A Historical View of the Victorian Governess Essay

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A Historical View of the Victorian Governess

Although the governess serves as the heroine in Jane Eyre, she was not a popular figure in Victorian England. The governess did not have a social position worthy of attention (Peterson 4). Aristocratic and middle-class Victorians were not even sure how to treat the governess. She was from the same class, but her lack of financial stability made them view her as their inferior. Perhaps the clearest definition of the governess was stated by Lady Elizabeth Eastlake in the Quarterly Review:

The real definition of a governess in the English sense, is a being who is our equal in birth, manners, and education, but our inferior in worldly wealth. Take a lady in every meaning of the word, born and
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Victorian parents sought a woman who had the ability to teach their daughters the genteel accomplishments. This was the aim of female education. The ideal woman was one of leisure, who preformed no housework, and whose husband could support their unproductive habits (Peterson 5).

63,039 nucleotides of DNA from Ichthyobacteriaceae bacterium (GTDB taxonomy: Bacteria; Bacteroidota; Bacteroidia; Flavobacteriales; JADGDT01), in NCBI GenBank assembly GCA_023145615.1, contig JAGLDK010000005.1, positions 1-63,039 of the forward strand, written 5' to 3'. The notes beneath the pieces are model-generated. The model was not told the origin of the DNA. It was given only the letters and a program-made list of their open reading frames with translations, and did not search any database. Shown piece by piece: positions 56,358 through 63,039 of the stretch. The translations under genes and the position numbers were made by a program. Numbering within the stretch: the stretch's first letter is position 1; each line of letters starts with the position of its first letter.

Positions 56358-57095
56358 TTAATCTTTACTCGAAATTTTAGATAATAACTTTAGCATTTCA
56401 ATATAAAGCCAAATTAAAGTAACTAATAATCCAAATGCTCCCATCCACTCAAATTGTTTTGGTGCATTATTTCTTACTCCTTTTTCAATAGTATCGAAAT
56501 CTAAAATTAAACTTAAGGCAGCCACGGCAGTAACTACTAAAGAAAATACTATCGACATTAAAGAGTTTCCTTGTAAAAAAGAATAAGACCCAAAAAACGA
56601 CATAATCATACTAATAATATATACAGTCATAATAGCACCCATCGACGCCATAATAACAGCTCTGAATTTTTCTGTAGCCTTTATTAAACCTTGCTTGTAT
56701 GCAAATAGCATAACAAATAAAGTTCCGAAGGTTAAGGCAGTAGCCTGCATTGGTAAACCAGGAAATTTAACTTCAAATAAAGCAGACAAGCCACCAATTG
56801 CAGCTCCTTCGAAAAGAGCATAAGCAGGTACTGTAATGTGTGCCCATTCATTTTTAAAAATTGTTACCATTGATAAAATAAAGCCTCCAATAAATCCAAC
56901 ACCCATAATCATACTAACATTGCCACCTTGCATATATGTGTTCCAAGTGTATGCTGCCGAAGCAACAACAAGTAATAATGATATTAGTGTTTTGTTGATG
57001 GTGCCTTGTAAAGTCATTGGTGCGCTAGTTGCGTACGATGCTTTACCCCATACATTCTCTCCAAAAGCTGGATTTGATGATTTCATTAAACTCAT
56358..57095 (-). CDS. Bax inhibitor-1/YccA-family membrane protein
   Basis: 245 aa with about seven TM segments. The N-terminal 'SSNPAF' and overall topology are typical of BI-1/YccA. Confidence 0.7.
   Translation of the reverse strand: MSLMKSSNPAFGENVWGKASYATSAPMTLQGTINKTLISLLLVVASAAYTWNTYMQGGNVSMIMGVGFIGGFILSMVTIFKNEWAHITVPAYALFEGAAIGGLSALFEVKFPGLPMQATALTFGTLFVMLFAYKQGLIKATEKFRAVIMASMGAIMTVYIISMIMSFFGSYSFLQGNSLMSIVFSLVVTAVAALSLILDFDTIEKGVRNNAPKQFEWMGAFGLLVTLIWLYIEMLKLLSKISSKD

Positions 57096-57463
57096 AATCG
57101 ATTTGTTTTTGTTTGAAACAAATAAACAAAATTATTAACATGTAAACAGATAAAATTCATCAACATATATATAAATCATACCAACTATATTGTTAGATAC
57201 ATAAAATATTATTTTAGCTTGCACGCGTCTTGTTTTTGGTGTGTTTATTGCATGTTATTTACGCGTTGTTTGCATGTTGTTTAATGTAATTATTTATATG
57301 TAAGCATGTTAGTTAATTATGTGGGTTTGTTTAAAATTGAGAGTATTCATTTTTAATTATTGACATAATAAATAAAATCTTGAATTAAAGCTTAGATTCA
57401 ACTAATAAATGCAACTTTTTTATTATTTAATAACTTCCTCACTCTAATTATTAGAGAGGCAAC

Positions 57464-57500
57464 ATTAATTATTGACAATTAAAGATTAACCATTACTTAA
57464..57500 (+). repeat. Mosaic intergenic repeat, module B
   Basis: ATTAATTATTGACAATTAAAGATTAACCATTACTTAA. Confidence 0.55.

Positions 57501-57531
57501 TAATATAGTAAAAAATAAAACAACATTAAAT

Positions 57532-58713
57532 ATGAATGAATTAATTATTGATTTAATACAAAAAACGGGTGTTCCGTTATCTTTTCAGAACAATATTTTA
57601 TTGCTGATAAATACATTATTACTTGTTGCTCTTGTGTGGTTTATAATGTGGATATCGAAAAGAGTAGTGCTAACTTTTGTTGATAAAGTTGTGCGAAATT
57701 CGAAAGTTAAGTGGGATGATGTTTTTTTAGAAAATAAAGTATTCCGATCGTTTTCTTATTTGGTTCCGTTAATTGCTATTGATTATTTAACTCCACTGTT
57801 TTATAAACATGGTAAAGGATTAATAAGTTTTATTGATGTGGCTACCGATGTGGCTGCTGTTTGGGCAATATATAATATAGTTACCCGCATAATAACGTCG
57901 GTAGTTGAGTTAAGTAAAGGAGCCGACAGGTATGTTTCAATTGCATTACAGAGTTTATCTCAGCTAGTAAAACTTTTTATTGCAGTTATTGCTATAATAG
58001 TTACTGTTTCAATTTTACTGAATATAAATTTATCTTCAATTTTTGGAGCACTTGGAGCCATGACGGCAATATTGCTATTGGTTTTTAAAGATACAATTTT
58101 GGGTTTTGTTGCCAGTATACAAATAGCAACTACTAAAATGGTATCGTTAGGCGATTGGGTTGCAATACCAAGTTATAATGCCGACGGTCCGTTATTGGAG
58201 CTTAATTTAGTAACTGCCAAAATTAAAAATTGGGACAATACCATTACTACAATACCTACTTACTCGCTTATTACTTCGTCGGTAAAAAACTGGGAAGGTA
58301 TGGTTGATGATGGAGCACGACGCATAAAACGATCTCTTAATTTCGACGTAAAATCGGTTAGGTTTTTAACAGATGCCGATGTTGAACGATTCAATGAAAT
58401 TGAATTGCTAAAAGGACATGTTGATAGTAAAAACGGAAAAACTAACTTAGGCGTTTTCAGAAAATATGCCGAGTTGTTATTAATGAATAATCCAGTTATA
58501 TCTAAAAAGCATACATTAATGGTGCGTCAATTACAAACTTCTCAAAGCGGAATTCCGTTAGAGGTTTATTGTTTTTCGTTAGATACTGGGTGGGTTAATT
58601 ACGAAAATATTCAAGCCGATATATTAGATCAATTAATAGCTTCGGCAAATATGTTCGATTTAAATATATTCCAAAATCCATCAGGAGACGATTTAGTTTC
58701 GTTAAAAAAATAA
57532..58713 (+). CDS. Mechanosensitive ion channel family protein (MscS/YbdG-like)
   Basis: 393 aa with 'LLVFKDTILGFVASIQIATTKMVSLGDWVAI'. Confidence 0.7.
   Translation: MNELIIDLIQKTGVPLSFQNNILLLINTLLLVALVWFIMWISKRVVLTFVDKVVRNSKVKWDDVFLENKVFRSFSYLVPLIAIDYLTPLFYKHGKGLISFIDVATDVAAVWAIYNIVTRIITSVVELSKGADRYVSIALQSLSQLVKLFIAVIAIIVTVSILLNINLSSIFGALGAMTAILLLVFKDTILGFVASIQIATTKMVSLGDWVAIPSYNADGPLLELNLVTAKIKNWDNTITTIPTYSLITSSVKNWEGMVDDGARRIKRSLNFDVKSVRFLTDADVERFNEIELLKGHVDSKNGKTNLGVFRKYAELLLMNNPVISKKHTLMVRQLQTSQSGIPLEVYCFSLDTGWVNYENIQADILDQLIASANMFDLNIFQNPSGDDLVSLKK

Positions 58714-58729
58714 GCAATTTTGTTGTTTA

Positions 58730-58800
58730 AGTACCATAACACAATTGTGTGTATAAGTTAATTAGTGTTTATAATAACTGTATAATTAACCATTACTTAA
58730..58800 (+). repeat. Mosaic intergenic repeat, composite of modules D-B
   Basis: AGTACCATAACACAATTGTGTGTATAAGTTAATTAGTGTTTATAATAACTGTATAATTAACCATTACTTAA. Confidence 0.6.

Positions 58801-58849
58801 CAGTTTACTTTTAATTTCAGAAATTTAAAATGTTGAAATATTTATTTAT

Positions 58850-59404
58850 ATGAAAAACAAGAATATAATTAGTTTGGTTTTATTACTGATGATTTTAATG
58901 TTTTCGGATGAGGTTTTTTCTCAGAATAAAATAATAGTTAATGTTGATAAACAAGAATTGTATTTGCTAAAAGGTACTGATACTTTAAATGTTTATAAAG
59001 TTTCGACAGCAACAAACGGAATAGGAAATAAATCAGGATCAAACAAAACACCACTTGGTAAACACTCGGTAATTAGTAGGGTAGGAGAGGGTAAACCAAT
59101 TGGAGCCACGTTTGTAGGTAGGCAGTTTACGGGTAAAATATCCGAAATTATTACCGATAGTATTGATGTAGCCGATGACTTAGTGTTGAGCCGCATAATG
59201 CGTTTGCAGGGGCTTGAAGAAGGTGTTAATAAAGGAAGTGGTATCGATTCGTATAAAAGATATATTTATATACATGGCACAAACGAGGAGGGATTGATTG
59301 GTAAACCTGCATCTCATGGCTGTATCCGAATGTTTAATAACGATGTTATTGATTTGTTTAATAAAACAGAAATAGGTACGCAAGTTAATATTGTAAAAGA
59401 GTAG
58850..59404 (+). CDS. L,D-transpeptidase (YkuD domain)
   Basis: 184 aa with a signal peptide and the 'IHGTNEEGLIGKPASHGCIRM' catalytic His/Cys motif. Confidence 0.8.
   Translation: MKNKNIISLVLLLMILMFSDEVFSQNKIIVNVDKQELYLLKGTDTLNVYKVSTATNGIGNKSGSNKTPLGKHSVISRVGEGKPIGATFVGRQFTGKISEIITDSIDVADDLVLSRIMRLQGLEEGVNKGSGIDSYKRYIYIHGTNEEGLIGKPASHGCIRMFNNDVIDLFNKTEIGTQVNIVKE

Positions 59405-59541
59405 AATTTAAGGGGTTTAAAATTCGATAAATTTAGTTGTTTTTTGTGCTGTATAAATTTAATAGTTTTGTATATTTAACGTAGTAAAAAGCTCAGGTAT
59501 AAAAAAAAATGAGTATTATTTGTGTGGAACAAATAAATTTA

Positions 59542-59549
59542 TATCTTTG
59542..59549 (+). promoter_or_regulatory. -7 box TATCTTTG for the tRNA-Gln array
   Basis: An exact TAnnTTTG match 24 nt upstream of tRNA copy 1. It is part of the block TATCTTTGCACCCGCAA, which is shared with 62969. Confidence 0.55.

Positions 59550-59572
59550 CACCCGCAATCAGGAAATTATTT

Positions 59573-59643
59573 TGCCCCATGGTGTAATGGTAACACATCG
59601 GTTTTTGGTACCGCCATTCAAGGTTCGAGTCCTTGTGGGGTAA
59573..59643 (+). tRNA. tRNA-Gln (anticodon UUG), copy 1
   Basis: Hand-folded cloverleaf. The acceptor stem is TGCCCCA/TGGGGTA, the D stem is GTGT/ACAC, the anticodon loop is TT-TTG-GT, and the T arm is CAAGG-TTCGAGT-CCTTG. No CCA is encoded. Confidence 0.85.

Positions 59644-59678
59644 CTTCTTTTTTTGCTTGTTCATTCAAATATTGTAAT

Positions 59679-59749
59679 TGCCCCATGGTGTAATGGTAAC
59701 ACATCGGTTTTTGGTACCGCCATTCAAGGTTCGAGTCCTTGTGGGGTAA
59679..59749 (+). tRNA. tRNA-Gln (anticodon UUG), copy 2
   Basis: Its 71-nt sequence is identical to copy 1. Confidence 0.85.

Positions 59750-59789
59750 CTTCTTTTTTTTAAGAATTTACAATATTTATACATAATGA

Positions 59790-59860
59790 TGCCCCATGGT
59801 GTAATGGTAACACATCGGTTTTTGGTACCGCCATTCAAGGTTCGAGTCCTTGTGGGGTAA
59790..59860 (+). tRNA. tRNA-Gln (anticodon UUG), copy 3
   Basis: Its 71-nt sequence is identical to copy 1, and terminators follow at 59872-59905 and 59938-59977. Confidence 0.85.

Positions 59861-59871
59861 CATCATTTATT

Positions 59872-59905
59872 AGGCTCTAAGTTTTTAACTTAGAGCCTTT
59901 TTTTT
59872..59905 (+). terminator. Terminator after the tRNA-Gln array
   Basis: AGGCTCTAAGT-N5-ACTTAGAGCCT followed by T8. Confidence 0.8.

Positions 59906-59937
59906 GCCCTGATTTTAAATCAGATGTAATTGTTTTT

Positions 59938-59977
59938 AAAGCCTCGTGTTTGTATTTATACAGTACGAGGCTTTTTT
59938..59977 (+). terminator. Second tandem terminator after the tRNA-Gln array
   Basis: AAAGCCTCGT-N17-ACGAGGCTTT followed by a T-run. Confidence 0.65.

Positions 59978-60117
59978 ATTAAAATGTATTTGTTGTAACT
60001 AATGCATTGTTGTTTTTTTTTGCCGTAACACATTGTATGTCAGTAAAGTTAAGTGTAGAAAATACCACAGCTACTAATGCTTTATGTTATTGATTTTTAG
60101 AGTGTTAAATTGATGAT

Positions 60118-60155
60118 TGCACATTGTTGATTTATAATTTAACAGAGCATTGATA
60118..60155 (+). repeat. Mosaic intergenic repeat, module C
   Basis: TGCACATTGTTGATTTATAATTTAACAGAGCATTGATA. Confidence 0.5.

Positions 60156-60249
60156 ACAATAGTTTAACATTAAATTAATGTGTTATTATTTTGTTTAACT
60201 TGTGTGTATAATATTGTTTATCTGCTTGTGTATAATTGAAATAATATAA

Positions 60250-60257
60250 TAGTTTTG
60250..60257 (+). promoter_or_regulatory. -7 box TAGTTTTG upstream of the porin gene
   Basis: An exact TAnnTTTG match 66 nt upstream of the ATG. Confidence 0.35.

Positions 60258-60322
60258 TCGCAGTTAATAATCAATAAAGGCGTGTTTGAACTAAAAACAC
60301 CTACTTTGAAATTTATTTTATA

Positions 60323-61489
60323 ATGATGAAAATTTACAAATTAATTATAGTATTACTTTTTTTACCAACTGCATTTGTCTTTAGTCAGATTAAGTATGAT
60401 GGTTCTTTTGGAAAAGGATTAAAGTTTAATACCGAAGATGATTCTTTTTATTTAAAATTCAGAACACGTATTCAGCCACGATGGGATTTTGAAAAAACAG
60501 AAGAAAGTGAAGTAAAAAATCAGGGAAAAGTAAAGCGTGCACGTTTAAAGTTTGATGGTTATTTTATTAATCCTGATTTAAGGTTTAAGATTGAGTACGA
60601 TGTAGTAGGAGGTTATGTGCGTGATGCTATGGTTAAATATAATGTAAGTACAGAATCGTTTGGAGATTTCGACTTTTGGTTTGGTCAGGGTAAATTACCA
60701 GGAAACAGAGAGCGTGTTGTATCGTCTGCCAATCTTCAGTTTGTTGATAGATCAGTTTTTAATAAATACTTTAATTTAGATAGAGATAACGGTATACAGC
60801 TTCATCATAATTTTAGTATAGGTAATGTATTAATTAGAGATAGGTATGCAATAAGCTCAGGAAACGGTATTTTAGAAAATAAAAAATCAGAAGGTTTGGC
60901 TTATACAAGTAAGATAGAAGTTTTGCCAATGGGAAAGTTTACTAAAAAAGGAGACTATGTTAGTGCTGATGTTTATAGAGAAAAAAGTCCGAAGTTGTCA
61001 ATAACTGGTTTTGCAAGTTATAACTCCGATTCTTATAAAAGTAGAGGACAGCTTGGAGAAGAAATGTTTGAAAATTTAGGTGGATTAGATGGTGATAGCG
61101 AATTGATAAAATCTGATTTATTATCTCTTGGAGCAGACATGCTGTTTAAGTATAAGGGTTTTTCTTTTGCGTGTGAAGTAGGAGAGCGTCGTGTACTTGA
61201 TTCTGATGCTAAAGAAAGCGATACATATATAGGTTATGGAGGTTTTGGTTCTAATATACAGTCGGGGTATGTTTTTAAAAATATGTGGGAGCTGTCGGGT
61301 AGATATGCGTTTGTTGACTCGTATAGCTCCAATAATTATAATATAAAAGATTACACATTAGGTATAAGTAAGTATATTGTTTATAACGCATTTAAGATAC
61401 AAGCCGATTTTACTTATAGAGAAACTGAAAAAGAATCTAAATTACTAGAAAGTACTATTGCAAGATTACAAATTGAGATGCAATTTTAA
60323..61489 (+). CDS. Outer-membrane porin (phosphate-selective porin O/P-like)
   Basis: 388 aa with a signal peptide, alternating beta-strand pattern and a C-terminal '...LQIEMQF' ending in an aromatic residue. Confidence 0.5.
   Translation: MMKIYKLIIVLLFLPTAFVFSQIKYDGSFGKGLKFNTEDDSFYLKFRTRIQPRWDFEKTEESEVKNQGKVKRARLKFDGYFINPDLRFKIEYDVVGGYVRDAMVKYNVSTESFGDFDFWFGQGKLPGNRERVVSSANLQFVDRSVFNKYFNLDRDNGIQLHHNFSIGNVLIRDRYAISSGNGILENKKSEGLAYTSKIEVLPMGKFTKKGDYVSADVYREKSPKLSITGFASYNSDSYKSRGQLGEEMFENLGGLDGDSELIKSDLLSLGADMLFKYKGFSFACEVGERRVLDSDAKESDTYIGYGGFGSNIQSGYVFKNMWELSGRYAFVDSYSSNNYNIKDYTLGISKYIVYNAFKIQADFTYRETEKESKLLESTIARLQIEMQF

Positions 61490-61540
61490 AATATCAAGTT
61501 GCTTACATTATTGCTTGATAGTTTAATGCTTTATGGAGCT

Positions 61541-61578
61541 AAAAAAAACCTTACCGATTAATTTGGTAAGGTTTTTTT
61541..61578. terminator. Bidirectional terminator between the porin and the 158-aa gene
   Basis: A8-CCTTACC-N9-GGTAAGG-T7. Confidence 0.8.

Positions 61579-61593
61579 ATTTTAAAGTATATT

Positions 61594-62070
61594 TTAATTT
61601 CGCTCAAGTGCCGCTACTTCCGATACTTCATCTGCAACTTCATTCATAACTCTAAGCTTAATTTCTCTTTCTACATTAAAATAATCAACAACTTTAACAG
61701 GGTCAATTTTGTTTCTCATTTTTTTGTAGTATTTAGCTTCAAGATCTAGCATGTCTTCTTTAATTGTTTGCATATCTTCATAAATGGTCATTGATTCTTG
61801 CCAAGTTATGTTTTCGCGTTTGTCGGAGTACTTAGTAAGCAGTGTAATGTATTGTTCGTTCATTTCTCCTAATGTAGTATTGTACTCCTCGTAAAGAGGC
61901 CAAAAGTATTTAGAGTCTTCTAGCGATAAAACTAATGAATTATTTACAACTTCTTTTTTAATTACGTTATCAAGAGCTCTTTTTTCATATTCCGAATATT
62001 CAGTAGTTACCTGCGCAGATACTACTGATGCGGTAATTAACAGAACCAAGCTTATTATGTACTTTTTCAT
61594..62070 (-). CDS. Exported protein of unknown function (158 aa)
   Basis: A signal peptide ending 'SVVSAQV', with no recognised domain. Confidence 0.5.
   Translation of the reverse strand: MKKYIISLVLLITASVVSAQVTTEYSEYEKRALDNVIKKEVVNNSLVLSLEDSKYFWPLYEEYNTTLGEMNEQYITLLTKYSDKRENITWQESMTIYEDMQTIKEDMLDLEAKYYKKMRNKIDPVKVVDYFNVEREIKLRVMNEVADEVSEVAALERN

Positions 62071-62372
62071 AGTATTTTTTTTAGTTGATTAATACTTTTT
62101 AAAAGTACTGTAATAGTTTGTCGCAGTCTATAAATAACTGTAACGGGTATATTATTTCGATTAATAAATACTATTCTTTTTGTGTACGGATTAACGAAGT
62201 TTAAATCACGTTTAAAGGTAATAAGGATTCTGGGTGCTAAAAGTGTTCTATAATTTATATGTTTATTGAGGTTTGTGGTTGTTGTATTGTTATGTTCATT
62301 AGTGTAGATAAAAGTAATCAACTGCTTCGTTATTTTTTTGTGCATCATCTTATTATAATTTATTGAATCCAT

The Victorians had a peculiar interest in the governess. It went beyond entertainment or economic analysis. The governess was the subject of many charitable endeavors. At least one appeal shows the sense that the dilemma of the governess was a problem that would touch donors personally. It was believed by the Victorians that "There is probably no one who has not some relative or cherished friend either actually engaged in teaching, or having formerly been so engaged" (Peterson 3).

The governess most likely suffered from "status incongruity," which means she is neither a servant nor thought of as full member of the employer’s class (Bell 3). Bell described the governess "As a girl of meager means who is neither servant nor the master class, the governess was positioned precariously on the divide between, nostaligic for the lost security of her family and her social position, in danger of falling into working-class slavery or even pauperism" (3).

Because of her "status incongruity" the governess took on one of two behaviors. She either behaved with self pity, and an appeal for the pity of those around her, or she presented herself to the world with an over-supply of pride
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